US grounds Boeing 737 MAX over safety issues
WASHINGTON—The ban on the Boeing 737 MAX aircraft became worldwide on Wednesday after the United States joined Canada and other countries in grounding the aircraft amid mounting global fears for the jets’ airworthiness.
US authorities said new evidence showed similarities between Sunday’s deadly crash of an Ethiopian Airlines Boeing 737 MAX 8 and a fatal accident in Indonesia in October last year.
The Federal Aviation Administration (FAA) said findings from the crash site near Addis Ababa and “newly refined satellite data” warranted “further investigation of the possibility of a shared cause for the two incidents.”
An FAA emergency order grounded 737 MAX 8 and MAX 9 aircraft until further notice.
US paramount concern
US President Donald Trump told reporters at the White House the “safety of the American people and all peoples is our paramount concern.”
Mexico late Wednesday suspended MAX 8 and 9 operations, after Canada and Chile also joined the long list of countries to ban the plane from flying in their airspaces.
Many airlines have voluntarily taken it out of service.
Brazil, Costa Rica and Panama followed suit.
Ethiopia said it would send the black boxes from Flight ET 302 to France for analysis, which could provide crucial information about what happened.
“Hopefully they will come up with an answer but until they do the planes are grounded,” Trump said.
Determining the cause
FAA acting chief Daniel Elwell said the agency had been “working tirelessly” to determine the cause of the accident but faced delays because the black box flight data recorders had been damaged.
The new information shows “the track of that airplane was close enough to the track of the Lion Air flight… to warrant the grounding of the airplanes so we could get more information from the black boxes and determine if there’s a link between the two, and if there is, find a fix to that link,” Elwell said on CNBC.
Boeing chief Dennis Muilenburg said he supported the US decision “out of an abundance of caution” but continued to have “full confidence” in the safety of the plane.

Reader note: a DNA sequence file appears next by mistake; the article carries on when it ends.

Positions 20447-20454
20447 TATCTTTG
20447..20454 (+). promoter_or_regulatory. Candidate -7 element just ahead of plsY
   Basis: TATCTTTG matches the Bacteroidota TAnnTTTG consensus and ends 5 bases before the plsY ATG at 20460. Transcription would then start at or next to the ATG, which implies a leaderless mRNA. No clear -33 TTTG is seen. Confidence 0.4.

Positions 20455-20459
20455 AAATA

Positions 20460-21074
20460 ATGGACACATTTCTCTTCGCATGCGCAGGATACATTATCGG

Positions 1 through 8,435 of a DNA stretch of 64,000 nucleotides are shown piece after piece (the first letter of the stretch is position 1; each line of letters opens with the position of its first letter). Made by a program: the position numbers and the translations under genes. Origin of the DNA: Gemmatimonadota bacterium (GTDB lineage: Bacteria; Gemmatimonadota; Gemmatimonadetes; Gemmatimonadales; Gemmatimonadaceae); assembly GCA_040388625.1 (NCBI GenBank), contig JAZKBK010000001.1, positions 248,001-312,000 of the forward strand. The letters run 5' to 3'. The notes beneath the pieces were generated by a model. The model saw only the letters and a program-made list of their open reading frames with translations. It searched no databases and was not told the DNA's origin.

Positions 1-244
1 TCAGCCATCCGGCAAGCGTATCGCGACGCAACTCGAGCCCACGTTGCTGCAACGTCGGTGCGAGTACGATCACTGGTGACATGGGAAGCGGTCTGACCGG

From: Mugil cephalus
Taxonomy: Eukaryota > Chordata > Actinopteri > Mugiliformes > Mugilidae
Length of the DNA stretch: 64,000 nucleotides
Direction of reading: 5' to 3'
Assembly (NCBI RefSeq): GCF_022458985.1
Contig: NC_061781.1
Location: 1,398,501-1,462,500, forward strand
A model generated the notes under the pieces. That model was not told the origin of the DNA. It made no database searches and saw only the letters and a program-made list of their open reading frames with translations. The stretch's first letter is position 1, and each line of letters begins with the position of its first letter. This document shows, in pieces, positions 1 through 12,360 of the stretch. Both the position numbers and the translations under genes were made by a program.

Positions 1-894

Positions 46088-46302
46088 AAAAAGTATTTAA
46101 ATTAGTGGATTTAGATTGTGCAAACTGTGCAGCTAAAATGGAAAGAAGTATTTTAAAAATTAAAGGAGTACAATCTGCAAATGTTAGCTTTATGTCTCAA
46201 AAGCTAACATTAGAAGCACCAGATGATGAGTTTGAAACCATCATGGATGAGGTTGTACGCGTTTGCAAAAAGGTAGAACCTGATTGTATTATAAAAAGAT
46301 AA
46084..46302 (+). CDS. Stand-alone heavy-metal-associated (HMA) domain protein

The company continues its efforts “to understand the cause of the accidents in partnership with the investigators, deploy safety enhancements and help ensure this does not happen again,” Muilenburg said in a statement.
The accounts of the recent crashes were echoed in concerns registered by US pilots on how the MAX 8 behaves.
At least four American pilots made reports following the Lion Air crash, all complaining the aircraft suddenly pitched downward shortly after takeoff, according to documents reviewed by Agence France-Presse (AFP) on the Aviation Safety Reporting System, a voluntary incident database maintained by the National Aeronautics and Space Administration (Nasa).
In two anonymous reports on flights just after the Lion Air crash, pilots disconnected the autopilot and corrected the plane’s trajectory.
One said the flight crew reviewed the incident “at length… but can’t think of any reason the aircraft would pitch nose-down so aggressively.”
It was unclear if US transportation authorities review the database or investigate the incidents.
The FAA, however, said this week it had mandated that Boeing update its flight software and training on the aircraft.
Questions about the Lion Air crash have honed in on an automated stall prevention system, the MCAS, designed to automatically point the nose of the plane downward if it is in danger of stalling.
According to the flight data recorder, the pilots of Lion Air Flight 610 struggled to control the aircraft as the MCAS repeatedly pushed the plane’s nose down following takeoff.
The Ethiopian Airlines pilots reported similar difficulties before their aircraft plunged into the ground as they tried to return to the airport.
Boeing was criticized after the Lion Air crash for allegedly failing to adequately inform 737 pilots about the functioning of the stall prevention system.
Ethiopian Airlines CEO Tewolde GebreMariam on Sunday said the captain on the flight, Yared Mulugeta Getachew, 29, was an experienced aviator with more than 8,000 flight hours.
Andrew Hunter, a defense industry expert at the Center for Strategic and International Studies in Washington, said while Boeing and the FAA had good track records on dealing with safety concerns, sometimes the combination of automated systems and humans did not work smoothly.
“It is hard to get a system to work seamlessly with human beings,” he told AFP.
“The fact the system was fighting the pilot was not an unintended consequence,” he said, because it should counteract a pilot error and correcting this is “challenging.” —AFP
Subscribe to INQUIRER PLUS to get access to The Philippine Daily Inquirer & other 70+ titles, share up to 5 gadgets, listen to the news, download as early as 4am & share articles on social media. Call 896 6000.